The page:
- 97% want to know pricing for minor surgery in advance
- 91% want to know pricing for major surgery in advance
“Going in for an MRI to figure out if there’s something very wrong with you is different from going in to fix a cracked screen on your iPhone,” Donohue says. “For healthcare consumers, the stakes are so high. Consumers want to know, ‘Can you treat me like other industries do? Can you treat me better? Because I expect more, given the severity and seriousness of what you provide.’”
Lesson 3: Your customers think paying for healthcare is as distressing as buying a car—and your window to catch their attention and loyalty shrinks fast.
While there have been strides made in the automotive industry, every consumer goes into a car-buying situation without knowing the exact price they’ll pay. It’s gotten a bit easier, now that they can research and even haggle online. But today, consumers visit fewer dealerships before purchasing a car: only one and a half on average, down from five. The same consumer principle applies to choosing healthcare.
“Consumers have that feeling of, ‘I’m going to get taken or bamboozled,’” Donohue says. “They think, ‘Somebody who knows more than me is going to take advantage of my lack of knowledge or confidence as a consumer. All of those things also apply to healthcare. It’s not like you go into the grocery store and get sticker shock. It’s not like Amazon, where you can buy with one click and can see what other people have to say. The stakes are so much higher in healthcare.”
NRC Health’s Market Insights study reveals how fickle consumers are regarding price transparency:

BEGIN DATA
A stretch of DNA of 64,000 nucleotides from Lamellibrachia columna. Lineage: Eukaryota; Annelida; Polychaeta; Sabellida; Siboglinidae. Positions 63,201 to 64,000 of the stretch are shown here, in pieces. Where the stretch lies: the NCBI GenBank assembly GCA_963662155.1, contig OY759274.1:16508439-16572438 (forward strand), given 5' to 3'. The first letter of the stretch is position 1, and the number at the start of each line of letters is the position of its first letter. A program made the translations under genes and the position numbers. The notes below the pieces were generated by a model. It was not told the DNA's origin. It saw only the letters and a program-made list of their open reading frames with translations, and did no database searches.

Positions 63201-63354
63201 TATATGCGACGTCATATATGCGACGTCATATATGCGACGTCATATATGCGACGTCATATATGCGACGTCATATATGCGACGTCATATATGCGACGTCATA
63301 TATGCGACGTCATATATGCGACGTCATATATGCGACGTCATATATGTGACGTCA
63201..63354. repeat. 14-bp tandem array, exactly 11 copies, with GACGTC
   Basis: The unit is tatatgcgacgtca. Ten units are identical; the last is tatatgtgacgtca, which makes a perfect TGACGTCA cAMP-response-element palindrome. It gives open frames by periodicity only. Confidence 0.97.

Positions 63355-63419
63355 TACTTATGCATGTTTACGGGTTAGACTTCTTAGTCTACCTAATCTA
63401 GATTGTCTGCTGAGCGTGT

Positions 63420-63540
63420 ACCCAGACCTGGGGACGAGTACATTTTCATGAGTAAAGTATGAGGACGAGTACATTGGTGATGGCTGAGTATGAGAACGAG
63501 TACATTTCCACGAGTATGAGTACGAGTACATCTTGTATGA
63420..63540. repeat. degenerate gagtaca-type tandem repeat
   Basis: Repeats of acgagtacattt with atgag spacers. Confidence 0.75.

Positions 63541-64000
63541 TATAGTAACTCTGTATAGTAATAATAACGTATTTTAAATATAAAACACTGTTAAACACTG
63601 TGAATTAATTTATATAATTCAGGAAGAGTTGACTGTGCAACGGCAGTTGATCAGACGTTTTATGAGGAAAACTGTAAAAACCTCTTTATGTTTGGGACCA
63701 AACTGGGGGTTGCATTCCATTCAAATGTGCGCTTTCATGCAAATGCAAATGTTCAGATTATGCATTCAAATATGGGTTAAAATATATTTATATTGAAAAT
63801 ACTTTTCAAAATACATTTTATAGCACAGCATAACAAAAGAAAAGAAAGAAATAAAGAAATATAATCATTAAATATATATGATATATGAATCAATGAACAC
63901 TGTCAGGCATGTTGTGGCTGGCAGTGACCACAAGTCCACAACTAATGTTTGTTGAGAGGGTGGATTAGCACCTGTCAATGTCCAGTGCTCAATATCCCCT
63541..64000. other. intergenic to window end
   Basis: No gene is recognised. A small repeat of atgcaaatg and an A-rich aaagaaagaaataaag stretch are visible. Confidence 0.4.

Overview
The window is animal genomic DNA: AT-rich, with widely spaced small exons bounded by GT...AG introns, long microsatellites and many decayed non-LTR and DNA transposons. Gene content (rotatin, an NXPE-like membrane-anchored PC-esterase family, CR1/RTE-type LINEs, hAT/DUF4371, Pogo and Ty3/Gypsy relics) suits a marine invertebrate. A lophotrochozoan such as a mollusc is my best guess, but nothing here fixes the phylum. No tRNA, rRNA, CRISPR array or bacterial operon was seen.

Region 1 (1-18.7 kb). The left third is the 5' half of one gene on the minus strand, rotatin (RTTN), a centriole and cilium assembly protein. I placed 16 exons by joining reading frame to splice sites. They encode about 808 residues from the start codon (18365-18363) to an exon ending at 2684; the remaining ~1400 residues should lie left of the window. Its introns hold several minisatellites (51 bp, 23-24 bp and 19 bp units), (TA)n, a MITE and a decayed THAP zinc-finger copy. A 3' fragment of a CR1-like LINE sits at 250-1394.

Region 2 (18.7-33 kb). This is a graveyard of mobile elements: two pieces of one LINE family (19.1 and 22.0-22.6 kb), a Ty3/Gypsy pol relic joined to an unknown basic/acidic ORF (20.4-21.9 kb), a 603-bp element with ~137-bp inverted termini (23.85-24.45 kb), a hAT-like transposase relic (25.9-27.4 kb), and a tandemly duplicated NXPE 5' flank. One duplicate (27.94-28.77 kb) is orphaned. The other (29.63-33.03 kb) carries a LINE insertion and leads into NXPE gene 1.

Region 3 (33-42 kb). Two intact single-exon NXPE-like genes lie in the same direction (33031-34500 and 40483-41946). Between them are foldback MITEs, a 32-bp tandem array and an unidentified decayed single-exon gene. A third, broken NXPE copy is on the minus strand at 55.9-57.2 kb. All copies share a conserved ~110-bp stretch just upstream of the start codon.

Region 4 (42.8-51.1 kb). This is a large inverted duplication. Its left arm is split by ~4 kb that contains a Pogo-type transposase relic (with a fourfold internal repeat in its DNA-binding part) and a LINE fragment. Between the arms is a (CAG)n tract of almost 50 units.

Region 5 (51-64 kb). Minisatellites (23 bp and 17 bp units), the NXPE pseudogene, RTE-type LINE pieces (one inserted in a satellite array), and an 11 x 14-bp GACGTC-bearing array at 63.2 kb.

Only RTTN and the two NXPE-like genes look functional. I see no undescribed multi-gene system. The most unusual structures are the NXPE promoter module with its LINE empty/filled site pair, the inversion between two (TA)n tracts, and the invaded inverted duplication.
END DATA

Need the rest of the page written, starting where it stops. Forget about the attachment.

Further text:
- 75% of consumers would choose a provider who shares prices over one who doesn’t
- 66% of consumers believe price transparency is very important regarding where they go for future routine healthcare visits
- 49% of consumers would switch to a more affordable doctor—even if they knew little about them (and half of consumers feel the same way about their most familiar hospital!)
- 45% of consumers believe doctors/hospitals don’t want to share prices
- 41% of consumers believe doctors/hospitals are waiting for the competition to share prices first
Lesson 4: You need to prioritize the modernization of a simple, fluid, dynamic, user-friendly pricing tool on your website to allow consumers to search—and if you don’t provide one, someone else will.
The healthcare industry usually ranks technology as its top reason why it can’t overcome price transparency, even though it agrees with consumers conceptually that it should share prices. The industry also sees, as consumers do, that cost has an impact on where patients go. Given that for 70% of consumers, cost impacts where they go for healthcare and how they select care, it’s time for healthcare organizations to figure out the technology.